Wednesday of the Third Week of Advent
We’ll take a deeper turn in this Advent blog beginning today.
As I get closer to Christmas, my prayer is opening up and enriching somehow.
It’s bringing me a deeper realization of my sinfulness and frail human nature.
Also an ongoing surrender to the process of transformation that’s occurring in me as I turn my life and my will over to God once again.
That, ongoing dual process ~ “a kind of coincidence of opposites” ~ sin and grace ~ dear friends, is always what gives meaning and joy to my life.
The Church invites us to enter into that process of ongoing repentance and conversion each year during Advent.
To step out of the rat race. To take a look at our maneuvering ~ scheming ~ elbowing for status or power or success or prestige. Or any of the things American society tells us we’re supposed to “have or or possess ” to make us happy.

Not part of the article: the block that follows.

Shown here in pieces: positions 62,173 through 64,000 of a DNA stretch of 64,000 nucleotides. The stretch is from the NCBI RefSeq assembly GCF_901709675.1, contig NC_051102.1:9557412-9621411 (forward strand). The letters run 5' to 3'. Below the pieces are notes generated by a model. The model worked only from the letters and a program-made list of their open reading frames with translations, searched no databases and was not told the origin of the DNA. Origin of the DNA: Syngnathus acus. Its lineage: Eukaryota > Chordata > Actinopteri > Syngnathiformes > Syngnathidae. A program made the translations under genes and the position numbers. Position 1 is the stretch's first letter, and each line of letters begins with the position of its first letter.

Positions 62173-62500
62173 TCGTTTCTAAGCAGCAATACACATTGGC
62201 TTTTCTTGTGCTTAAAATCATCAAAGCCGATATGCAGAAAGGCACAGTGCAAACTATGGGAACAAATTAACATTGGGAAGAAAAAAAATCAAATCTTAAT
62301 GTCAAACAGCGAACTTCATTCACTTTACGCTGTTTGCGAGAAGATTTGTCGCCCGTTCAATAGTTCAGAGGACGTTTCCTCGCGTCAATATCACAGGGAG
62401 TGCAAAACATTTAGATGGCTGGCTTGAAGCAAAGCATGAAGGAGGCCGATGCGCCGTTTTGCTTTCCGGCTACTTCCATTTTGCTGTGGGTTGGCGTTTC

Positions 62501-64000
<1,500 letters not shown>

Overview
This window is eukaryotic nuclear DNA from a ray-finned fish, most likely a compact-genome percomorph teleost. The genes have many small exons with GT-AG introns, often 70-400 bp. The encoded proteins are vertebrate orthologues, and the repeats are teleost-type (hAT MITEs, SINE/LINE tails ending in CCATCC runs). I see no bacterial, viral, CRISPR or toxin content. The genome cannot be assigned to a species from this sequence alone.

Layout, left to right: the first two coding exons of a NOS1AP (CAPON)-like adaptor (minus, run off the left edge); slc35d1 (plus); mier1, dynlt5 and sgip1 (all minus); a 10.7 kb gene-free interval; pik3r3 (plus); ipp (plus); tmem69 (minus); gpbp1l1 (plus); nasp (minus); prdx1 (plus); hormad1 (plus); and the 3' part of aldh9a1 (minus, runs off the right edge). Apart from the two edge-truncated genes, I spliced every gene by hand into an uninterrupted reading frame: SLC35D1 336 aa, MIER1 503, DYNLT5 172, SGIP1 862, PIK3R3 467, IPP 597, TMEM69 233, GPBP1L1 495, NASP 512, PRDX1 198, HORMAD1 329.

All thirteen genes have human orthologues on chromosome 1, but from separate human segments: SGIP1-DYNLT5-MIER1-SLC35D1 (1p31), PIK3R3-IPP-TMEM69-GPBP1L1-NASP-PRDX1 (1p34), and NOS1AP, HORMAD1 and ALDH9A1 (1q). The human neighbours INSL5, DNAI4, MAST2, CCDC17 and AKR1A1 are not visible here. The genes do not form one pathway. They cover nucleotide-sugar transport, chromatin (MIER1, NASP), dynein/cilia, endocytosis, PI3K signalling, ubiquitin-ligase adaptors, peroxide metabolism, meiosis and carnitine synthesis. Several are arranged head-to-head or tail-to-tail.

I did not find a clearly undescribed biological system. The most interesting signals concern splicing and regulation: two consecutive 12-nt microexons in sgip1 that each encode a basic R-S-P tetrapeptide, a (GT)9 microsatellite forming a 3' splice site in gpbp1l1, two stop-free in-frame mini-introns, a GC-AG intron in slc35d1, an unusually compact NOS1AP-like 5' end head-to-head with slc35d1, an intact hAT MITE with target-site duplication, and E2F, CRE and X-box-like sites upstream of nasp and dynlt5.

The wise person realizes they won’t!
Let’s reflect a little more on what we can learn from John the Baptist what it’s all about . . .
He was a pretty successful preacher. People were streaming out into the desert to listen to him; he was persuasive. People were willing to change their lives after listening to him.
But he didn’t let it go to his head. He realized what his role was. He was just the “advance man” ~ the Messenger of the Son of God. And he was content with that.
He knew who he was. He didn’t want to be the star. Even though many thought he was “The Man.”
The saying of John that I love and pray often myself is:
“He must increase; I must decrease.” (John 3:30)
My spiritual director at the time reminded me to stay focused on Jesus. To make all my plans provisional.
I was a young, cool, creative priest. I was a rising star. I thought I was pretty hot stuff.
A bishop once told my father, “He’ll be a bishop someday.”
But God had other plans.
Today, I’m just a little guy, content with a tiny flock to care for, and to write a little blog few know about.
Arrogance was my greatest character defect and it has taken till recently to whittle that away.